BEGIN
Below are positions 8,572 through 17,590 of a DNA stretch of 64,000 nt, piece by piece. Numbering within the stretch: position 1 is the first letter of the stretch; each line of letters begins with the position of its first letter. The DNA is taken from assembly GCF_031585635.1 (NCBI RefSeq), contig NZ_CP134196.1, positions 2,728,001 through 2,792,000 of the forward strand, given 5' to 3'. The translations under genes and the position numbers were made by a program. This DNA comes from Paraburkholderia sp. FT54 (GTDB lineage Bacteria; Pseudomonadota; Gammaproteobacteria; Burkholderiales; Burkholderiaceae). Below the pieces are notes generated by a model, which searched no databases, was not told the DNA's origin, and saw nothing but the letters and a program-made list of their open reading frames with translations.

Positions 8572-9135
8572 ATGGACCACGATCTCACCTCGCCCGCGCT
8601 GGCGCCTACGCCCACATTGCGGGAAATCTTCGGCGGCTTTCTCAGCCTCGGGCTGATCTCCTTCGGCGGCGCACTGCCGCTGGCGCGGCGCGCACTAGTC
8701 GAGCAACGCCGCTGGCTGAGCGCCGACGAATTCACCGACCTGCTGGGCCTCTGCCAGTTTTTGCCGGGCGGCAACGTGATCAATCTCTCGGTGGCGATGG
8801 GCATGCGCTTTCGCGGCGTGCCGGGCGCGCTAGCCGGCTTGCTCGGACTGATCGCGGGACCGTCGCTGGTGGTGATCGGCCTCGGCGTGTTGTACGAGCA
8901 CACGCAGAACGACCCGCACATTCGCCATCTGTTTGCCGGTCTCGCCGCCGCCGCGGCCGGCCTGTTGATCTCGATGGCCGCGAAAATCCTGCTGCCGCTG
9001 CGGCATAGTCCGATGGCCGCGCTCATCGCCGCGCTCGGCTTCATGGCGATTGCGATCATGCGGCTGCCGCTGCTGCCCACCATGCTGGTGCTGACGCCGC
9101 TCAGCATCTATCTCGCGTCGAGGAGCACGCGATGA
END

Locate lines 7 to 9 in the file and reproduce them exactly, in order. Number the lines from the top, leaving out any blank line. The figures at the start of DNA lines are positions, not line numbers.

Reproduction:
8901 CACGCAGAACGACCCGCACATTCGCCATCTGTTTGCCGGTCTCGCCGCCGCCGCGGCCGGCCTGTTGATCTCGATGGCCGCGAAAATCCTGCTGCCGCTG
9001 CGGCATAGTCCGATGGCCGCGCTCATCGCCGCGCTCGGCTTCATGGCGATTGCGATCATGCGGCTGCCGCTGCTGCCCACCATGCTGGTGCTGACGCCGC
9101 TCAGCATCTATCTCGCGTCGAGGAGCACGCGATGA